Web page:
A colleague, a former cycling national team member (now an international referee) rides road bikes a lot. He’s been very happy with Motul motorcycle chain lube.
      My opinion and experience is:
      Motorcycle chain lubes are a bit more “tacky” (sticky) than I like.
      Applying them using a spray is not very convenient and can get messy (though that’s avoidable with some rug and some caution).
      My chains aren’t any cleaner when using “ordinary” oil.
      But the lubes last a bit longer than ordinary oil.
      So, apparently, they work great for some, and not that great for others. 🙂
      P.S.
      On my motorcycle, I switched to Scottoiler a decade ago and never looked back.
      It works by constantly dripping very little oil (that’s not too “thick”) on the rear chainring’s side. Very, very slowly, very little oil, but constantly – when the engine is working (uses a vacuum from the carbs feedback to dose it).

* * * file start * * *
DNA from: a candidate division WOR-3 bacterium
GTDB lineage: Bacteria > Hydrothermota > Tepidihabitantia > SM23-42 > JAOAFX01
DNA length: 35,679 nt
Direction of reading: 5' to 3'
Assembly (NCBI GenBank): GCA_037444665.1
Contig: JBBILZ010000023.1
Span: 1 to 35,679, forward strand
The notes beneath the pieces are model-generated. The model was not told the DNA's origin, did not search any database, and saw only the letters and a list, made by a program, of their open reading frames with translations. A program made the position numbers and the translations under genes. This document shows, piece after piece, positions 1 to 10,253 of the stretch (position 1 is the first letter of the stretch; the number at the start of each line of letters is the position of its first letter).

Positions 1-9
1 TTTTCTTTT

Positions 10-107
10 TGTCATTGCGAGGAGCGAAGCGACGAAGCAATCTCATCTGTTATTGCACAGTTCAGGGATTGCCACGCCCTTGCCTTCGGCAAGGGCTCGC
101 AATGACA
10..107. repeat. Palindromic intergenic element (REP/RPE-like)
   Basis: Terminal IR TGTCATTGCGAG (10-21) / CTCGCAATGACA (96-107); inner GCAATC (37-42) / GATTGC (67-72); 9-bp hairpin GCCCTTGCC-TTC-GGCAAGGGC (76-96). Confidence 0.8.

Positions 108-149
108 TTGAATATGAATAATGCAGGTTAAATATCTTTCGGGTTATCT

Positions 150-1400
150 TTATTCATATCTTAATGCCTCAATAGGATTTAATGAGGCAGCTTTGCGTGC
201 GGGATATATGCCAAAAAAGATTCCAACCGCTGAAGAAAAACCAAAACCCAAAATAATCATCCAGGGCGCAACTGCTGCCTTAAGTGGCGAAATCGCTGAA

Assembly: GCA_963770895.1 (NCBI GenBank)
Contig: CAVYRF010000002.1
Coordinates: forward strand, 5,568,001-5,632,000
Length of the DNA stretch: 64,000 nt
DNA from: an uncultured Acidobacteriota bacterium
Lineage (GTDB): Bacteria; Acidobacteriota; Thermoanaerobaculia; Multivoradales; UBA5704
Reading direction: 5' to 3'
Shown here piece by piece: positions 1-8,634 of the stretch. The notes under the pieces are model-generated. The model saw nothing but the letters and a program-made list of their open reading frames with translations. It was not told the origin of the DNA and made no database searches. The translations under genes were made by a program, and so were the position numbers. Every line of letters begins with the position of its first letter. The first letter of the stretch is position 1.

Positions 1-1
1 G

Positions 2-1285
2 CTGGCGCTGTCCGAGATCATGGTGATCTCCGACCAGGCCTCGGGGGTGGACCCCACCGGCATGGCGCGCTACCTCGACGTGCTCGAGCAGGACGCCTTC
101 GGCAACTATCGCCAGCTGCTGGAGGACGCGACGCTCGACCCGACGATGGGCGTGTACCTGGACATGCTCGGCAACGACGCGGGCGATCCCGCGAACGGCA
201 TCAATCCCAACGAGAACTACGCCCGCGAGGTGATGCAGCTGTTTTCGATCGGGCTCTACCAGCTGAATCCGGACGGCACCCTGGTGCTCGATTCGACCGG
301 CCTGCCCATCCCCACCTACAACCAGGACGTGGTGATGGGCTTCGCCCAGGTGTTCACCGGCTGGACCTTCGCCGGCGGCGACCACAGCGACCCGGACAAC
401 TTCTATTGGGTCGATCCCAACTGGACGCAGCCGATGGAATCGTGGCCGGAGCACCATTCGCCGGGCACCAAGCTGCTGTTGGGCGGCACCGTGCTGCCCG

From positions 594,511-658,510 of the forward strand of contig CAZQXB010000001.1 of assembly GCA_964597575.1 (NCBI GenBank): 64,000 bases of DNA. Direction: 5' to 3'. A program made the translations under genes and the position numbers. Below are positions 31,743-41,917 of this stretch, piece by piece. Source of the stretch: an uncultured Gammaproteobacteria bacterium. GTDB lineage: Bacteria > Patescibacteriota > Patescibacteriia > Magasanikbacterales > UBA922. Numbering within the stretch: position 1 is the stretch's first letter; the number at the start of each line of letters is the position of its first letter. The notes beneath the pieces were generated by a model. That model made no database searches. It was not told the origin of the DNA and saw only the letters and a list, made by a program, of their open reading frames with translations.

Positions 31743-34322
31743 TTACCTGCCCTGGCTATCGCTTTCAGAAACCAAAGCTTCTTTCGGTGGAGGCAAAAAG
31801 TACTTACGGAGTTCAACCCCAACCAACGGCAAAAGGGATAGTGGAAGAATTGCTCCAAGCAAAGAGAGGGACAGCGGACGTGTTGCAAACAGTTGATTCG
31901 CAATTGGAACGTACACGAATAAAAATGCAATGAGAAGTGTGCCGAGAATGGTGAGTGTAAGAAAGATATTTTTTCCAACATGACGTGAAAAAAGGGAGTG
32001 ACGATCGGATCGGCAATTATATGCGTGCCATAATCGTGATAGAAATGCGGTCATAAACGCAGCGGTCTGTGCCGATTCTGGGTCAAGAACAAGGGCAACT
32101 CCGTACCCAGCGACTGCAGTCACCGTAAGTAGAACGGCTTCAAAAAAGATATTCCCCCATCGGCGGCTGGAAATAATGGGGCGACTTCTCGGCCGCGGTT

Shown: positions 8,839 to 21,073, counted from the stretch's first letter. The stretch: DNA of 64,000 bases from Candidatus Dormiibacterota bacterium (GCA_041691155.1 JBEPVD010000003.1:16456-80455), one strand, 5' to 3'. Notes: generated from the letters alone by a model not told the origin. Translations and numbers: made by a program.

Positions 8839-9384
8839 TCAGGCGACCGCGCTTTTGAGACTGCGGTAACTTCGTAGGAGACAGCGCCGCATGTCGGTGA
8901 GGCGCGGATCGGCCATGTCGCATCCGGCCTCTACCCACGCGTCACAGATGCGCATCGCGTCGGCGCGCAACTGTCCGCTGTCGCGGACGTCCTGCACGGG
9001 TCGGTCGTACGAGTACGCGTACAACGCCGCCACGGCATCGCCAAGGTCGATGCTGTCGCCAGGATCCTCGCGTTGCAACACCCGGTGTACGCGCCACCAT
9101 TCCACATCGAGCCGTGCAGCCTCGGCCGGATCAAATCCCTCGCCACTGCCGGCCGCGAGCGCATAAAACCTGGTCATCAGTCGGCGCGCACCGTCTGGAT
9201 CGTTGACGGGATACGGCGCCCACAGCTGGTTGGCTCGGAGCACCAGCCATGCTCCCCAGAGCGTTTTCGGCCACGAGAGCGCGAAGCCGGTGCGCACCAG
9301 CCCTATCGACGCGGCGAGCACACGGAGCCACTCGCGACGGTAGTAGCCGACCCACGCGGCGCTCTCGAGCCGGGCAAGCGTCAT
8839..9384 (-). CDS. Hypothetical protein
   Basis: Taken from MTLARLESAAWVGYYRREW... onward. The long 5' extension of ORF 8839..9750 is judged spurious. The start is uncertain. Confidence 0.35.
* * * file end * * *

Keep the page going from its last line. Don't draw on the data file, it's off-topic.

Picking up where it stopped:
Since motorcycle chains spin very quickly, any excess oil, along with any dirt, gets flung off while you ride, and the fresh oil drips in.
      A very small bottle lasts for thousands of kilometres.
      And the chain is always perfectly clean and lubricated, making it last literally 5 times longer before it is worn and needs replacing.
      Spray motorcycle chain lubes come nowhere near this.
      For bicycles, extra complexity and weight of such a system are not practical.
      Also, because of the low chain speed, the oil would need to be very “thin” (low viscosity) to provide a similar effect, but that would cause it to leak all over the drivetrain parts.
      I think Scottoiller made some system for bicycles, but it didn’t catch on.
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    zozo
    26/06/2023 at 02:51
    Smoove or Squirt
 
mike
05/07/2023 at 14:48
smoove and squirt are pretty good drip on lubes,both are waxed based and squirt looks like it has ptfe added,most waxed based lubes are among the best lubes on the market but you do need to totally degrease a chain before applying them,some prefer drip on lubes as they are easier to apply than taking chain off bike and dipping it in hot wax,some folk do both,they dip chain in hot wax and then take along a drip on lube with them as well,wax lubes make better sence to me they are much easier to apply and more friendly to your hands and the planet,nothing worse than trying to put a very greasy chain back on the bike